An analysis of slabs-on-grade as an anchorage system for tilt-up concrete panel temporary braces


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An analysis of concrete slabs-on-grade as a means of anchorage for temporary bracing of tilt-up concrete panels is presented within this report. A tilt-up concrete panel of 42 feet in height, 26 feet in width, and 9.25 inches in thickness is a constant within the analysis, as is a construction period wind speed of 80 mph. The thickness of the concrete slab-on-grade and the subgrade material directly below the slab-on-grade are varied to achieve comparable results.

ASCE 7-16’s procedure for determining wind load outlined in chapter 29 and ASCE 37’s provisions for construction period reductions in wind load are used to calculate the wind load on the face of the tilt-up panel. This wind load is then translated into a force taken directly by the temporary braces. This force transmitted through each brace is then divided into a vertical component and a horizontal component upon anchorage to the slab-on-grade for analysis.

Two wind conditions are analyzed in the study, and each condition produces two different potential failure mechanisms that must be studied. The first wind condition is wind blowing on the exterior face of the panel. This wind condition causes the temporary braces to be in compression. With the braces in the compression, the slab-on-grade can fail horizontally as a result of slab sliding and vertically due to punching shear failure. The second wind condition is wind blowing on the interior face of the panel. This wind condition causes the temporary braces to be in tension. When the braces are in tension, pullout of the slab-on-grade anchor can occur, and the slab-on-grade can be lifted up due to the overturning moment of the wind load on the panel face.

The different subgrade materials analyzed in this report are gravel, sand, soil, and a vapor retarder/barrier. The slab-on-grade thicknesses examined are 5-inch, 6-inch, and 8-inch. Each subgrade material has a different coefficient of friction and will affect the slab-on-grade’s resistance to sliding. The thickness of the slab-on-grade will affect the slab’s resistance to sliding, punching shear, and overturning moment. This report outlines how each variable is adjusted to determine the slab-on-grade’s adequacy as a means of anchorage for the temporary panel bracing. Results of the study show that all thicknesses of the slab-on-grade and subgrade conditions analyzed are adequate based on the assumed surface areas considered effective to resist against slab sliding and overturning. It is recommended that physical testing be conducted to determine exactly how the slab-on-grade acts at saw joint and control joint locations. The study assumes that control joint locations are boundary limits of slab surface area effective to resist against slab sliding, and it is also assumed that saw joint locations will not be subject to slab overturning failure due to the steel reinforcing continuous across the saw joint location. Both of these assumptions need to be studied and verified with physical testing.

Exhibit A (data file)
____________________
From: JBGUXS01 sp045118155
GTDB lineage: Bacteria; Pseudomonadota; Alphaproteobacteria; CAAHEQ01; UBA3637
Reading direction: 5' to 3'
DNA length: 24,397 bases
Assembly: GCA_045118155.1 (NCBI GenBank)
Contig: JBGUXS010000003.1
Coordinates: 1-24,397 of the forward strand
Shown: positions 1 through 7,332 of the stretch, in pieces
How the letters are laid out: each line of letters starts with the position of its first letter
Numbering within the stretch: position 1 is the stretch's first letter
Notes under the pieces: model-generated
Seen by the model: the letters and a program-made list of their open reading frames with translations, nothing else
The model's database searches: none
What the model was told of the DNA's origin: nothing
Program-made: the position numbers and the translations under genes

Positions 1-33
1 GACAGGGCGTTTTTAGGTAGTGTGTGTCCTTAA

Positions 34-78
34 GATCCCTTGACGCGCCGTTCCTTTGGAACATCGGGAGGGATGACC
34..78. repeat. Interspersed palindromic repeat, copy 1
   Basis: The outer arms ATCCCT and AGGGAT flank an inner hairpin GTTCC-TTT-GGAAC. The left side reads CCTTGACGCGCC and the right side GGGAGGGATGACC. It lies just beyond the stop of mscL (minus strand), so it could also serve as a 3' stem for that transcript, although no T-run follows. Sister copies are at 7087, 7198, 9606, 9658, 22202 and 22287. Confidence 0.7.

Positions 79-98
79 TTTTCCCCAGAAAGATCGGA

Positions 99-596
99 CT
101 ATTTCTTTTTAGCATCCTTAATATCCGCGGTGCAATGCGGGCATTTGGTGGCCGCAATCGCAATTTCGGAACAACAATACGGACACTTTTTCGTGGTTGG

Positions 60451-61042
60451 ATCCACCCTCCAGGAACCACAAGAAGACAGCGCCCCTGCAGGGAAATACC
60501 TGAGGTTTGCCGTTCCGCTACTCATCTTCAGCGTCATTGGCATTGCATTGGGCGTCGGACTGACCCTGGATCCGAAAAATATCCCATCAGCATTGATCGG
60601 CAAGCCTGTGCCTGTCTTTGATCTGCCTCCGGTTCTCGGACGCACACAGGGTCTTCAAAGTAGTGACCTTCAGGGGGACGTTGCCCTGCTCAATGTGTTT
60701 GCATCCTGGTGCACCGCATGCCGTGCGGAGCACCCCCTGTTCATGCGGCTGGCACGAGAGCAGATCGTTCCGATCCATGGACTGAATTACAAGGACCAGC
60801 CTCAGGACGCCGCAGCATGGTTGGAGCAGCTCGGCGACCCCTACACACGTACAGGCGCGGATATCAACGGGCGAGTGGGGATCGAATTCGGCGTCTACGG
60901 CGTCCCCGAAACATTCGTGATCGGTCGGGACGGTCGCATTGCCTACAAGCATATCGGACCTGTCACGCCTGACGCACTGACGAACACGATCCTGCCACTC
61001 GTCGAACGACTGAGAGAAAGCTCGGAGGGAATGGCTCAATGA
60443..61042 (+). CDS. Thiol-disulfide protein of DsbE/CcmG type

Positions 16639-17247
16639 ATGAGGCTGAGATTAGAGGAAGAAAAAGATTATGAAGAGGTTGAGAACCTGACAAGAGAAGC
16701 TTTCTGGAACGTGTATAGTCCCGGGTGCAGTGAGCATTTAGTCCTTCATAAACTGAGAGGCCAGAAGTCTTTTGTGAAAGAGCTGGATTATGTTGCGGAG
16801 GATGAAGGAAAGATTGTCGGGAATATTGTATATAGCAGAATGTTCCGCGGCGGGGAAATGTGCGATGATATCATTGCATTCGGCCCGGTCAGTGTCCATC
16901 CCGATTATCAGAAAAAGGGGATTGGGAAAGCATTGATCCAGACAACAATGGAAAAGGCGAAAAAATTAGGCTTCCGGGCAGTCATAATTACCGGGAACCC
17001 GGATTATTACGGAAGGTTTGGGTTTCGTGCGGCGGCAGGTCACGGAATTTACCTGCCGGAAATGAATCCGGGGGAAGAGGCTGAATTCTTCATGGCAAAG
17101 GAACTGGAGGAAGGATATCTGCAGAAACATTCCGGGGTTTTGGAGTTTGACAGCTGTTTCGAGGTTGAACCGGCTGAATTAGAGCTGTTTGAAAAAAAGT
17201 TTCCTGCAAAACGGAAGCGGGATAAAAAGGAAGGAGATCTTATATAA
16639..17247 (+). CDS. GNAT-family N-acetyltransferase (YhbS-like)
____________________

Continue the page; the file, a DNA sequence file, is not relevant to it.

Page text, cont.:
Tilt-up concrete panels, Temporary bracing, Slab-on-grade, Bracing connections

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Master of Science


Department of Architectural Engineering and Construction Science

Major Professor

Kimberly W. Kramer